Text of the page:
The subject of ethnicity within the pharmacy workforce is an increasingly pertinent issue for several reasons. In November 2018, The Pharmaceutical Journal revealed figures which suggested a statistically significant pay gap of 16% between white and non-white pharmacists in the UK. Furthermore, black African pharmacy students were once again found to be the least likely to pass the preregistration exam. GPhC data from 2017 also show that Asian and black pharmacists are overrepresented in fitness-to-practise concerns.
If you are reading this article merely to find an answer to the question posed in the title, you needn’t read on — the answer is yes. However, where the issues lie and why ethnicity influences the careers of pharmacists is less clear cut. While problems persist, it is important to acknowledge the fact that conversations are taking place, and to commend those acknowledging the issue. Such conversations contribute to, and result in, efforts being made to resolve woes. However, it is equally important to point out that the issues faced by minority ethnic groups are long-standing and have been permitted to take place — the profession and society must therefore be held accountable.
Personally, I don’t believe that my experiences as a student have been influenced by the fact that I am black. I have never felt limited in my abilities to succeed as a pharmacy student because of my ethnicity. The MPharm degree or perhaps the course at Newcastle (Durham) University alone, has increased my fervour to engage with the profession. I can point to my role as the publications officer for the British Pharmaceutical Students’ Association (BPSA) as a product of this passion. Notably, the current BPSA executive is ethnically representative of those undertaking the pharmacy degree. Some may argue that this is indicative of a changing tide and that future pharmacy boards may follow in this stead. It would, however, be wrong to merely play a waiting game and hope for the best.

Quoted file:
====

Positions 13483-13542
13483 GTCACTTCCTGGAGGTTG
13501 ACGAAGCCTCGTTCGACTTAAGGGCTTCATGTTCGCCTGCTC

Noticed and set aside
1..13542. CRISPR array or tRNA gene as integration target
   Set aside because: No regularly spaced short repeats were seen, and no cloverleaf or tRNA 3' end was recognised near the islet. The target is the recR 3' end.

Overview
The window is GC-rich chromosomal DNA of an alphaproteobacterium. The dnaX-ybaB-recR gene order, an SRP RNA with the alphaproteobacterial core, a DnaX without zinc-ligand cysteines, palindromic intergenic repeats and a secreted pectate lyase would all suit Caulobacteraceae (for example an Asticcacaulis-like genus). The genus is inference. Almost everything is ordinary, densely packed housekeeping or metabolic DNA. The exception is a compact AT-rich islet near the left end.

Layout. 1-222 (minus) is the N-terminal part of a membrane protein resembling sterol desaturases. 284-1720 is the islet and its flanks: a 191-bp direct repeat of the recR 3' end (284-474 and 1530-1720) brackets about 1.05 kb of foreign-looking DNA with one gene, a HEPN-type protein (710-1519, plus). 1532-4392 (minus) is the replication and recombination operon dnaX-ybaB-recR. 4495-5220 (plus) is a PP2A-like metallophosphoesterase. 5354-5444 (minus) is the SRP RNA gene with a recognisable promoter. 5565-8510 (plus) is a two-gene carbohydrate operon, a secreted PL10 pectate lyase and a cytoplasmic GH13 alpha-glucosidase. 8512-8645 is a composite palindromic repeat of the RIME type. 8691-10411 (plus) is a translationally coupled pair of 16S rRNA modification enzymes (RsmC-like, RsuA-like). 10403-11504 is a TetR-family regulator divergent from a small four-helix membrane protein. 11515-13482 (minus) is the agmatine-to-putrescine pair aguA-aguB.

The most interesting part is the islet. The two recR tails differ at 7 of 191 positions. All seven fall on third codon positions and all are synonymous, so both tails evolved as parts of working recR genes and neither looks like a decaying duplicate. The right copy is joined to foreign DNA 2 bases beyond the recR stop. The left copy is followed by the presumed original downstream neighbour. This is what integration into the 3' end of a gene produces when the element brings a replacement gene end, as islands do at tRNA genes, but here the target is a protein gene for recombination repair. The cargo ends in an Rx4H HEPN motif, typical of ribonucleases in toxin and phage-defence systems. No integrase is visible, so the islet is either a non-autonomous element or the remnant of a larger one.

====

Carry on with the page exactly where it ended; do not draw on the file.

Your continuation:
But this is just my experience. In my capacity as the publications officer, I commissioned an article concerning pharmacy and wider participation. In it, Kundai Gomwe, a second year student at the University of Manchester, argues for its need and the importance of role models and boldly highlights her experiences. Interestingly, she points out the deliberation process minority ethnic students have to face when choosing what degree to pursue. She also states that they often require higher qualifications and greater experience to ‘reach the same level as our Caucasian counterparts.’ Consequently, numbers of minority ethnic applicants to the MPharm course may decrease in light of seemingly stifled opportunity.
It is important to acknowledge that ethnic minority groups are not homogenous. It is likely that the extent to which ethnicity may negatively influence progression may differ between different minorities, and the types of problems faced. As such, there is an argument that the causes may not be the same in different groups, meaning that efforts should be taken to ascertain the nature and reasons for the manifestation of these maladies in each one. The disparity between the pass rates of the registration exam by black African students and their peers from other ethnic groups, highlights the intrinsic need for an intersectional approach.
As a student, I cannot look at my own experiences to identify the role ethnicity plays in career progression. The aforementioned statistics do, however, concern me greatly. While I feel confident in my abilities as a nascent pharmacist, the evidence surrounding the struggle to succeed for those of a similar pigment to myself does little to fill me with confidence. I cannot help but feel there’s a bogeyman around the corner, waiting to catch up with students of colour upon graduation.
Opportunities for pharmacists are diversifying in ways that once seemed inconceivable, and condemning groups to mediocrity is antagonistic to this progress. Simply put, the profession must do better to ensure that the potential of all its members — both young and experienced — is harnessed and not hindered, irrespective of ethnicity.
About the author:
Kweku Bimpong is a fourth year student at Newcastle University. He is also the publications officer for the British Pharmaceutical Students’ Association.